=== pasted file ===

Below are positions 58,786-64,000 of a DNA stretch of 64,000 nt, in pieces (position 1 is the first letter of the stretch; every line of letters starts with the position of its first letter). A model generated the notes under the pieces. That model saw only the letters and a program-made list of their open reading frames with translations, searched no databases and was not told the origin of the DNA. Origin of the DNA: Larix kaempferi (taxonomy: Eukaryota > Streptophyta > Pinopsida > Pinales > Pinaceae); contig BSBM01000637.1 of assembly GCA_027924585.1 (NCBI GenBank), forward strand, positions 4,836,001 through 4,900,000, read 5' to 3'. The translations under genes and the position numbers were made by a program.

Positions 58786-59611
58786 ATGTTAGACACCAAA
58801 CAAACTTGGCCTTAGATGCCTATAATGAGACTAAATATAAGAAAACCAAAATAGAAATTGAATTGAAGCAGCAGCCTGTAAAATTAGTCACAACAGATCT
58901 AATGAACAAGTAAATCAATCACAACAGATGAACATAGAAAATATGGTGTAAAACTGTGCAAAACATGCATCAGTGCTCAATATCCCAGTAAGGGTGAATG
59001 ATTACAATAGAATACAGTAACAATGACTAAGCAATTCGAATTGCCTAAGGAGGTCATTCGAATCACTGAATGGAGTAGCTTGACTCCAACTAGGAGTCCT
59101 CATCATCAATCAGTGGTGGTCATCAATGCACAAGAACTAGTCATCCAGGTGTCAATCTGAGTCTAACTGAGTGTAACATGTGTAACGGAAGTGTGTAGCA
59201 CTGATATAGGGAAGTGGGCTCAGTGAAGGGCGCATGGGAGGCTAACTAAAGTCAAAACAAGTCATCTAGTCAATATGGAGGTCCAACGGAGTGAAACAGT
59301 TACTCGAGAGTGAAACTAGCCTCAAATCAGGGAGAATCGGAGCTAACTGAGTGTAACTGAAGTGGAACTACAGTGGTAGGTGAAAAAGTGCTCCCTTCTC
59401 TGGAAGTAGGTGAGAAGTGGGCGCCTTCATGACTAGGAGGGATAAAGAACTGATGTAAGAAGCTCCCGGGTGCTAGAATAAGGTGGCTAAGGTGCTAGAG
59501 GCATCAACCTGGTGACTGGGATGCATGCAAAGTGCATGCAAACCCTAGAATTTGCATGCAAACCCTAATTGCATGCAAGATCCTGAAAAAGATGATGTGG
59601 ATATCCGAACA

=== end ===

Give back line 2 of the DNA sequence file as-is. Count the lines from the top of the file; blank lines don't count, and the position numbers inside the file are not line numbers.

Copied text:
Positions 58786-59611